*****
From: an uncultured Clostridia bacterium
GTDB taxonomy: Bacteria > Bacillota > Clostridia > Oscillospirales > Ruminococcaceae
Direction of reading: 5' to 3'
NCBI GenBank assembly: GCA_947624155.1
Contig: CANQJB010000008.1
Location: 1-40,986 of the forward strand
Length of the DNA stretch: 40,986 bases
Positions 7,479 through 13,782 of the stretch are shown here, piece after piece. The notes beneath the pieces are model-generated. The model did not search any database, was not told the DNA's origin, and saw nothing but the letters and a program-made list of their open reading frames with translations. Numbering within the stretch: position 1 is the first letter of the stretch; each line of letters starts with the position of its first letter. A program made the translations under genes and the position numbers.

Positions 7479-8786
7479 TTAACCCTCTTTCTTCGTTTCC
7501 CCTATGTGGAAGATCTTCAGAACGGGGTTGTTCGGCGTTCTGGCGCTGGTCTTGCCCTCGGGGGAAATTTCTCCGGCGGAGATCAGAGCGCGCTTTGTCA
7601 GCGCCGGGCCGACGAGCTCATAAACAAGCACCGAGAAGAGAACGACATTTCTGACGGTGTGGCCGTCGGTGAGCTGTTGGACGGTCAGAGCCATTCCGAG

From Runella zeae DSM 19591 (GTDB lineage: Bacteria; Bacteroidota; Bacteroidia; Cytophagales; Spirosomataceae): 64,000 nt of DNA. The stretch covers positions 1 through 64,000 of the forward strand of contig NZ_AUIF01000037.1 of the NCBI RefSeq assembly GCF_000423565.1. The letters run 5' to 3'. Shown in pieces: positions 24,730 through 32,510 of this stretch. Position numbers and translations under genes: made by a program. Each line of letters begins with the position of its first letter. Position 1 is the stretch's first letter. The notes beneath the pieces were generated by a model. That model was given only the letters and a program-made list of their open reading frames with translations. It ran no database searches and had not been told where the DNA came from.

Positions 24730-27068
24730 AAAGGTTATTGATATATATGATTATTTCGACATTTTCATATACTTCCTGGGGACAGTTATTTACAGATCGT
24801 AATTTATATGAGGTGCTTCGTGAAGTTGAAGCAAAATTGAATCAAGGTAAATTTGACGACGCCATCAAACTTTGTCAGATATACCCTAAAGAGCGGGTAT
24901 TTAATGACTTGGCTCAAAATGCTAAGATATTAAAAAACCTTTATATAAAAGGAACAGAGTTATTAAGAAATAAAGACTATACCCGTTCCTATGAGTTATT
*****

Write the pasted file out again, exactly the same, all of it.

From: an uncultured Clostridia bacterium
GTDB taxonomy: Bacteria > Bacillota > Clostridia > Oscillospirales > Ruminococcaceae
Direction of reading: 5' to 3'
NCBI GenBank assembly: GCA_947624155.1
Contig: CANQJB010000008.1
Location: 1-40,986 of the forward strand
Length of the DNA stretch: 40,986 bases
Positions 7,479 through 13,782 of the stretch are shown here, piece after piece. The notes beneath the pieces are model-generated. The model did not search any database, was not told the DNA's origin, and saw nothing but the letters and a program-made list of their open reading frames with translations. Numbering within the stretch: position 1 is the first letter of the stretch; each line of letters starts with the position of its first letter. A program made the translations under genes and the position numbers.

Positions 7479-8786
7479 TTAACCCTCTTTCTTCGTTTCC
7501 CCTATGTGGAAGATCTTCAGAACGGGGTTGTTCGGCGTTCTGGCGCTGGTCTTGCCCTCGGGGGAAATTTCTCCGGCGGAGATCAGAGCGCGCTTTGTCA
7601 GCGCCGGGCCGACGAGCTCATAAACAAGCACCGAGAAGAGAACGACATTTCTGACGGTGTGGCCGTCGGTGAGCTGTTGGACGGTCAGAGCCATTCCGAG

From Runella zeae DSM 19591 (GTDB lineage: Bacteria; Bacteroidota; Bacteroidia; Cytophagales; Spirosomataceae): 64,000 nt of DNA. The stretch covers positions 1 through 64,000 of the forward strand of contig NZ_AUIF01000037.1 of the NCBI RefSeq assembly GCF_000423565.1. The letters run 5' to 3'. Shown in pieces: positions 24,730 through 32,510 of this stretch. Position numbers and translations under genes: made by a program. Each line of letters begins with the position of its first letter. Position 1 is the stretch's first letter. The notes beneath the pieces were generated by a model. That model was given only the letters and a program-made list of their open reading frames with translations. It ran no database searches and had not been told where the DNA came from.

Positions 24730-27068
24730 AAAGGTTATTGATATATATGATTATTTCGACATTTTCATATACTTCCTGGGGACAGTTATTTACAGATCGT
24801 AATTTATATGAGGTGCTTCGTGAAGTTGAAGCAAAATTGAATCAAGGTAAATTTGACGACGCCATCAAACTTTGTCAGATATACCCTAAAGAGCGGGTAT
24901 TTAATGACTTGGCTCAAAATGCTAAGATATTAAAAAACCTTTATATAAAAGGAACAGAGTTATTAAGAAATAAAGACTATACCCGTTCCTATGAGTTATT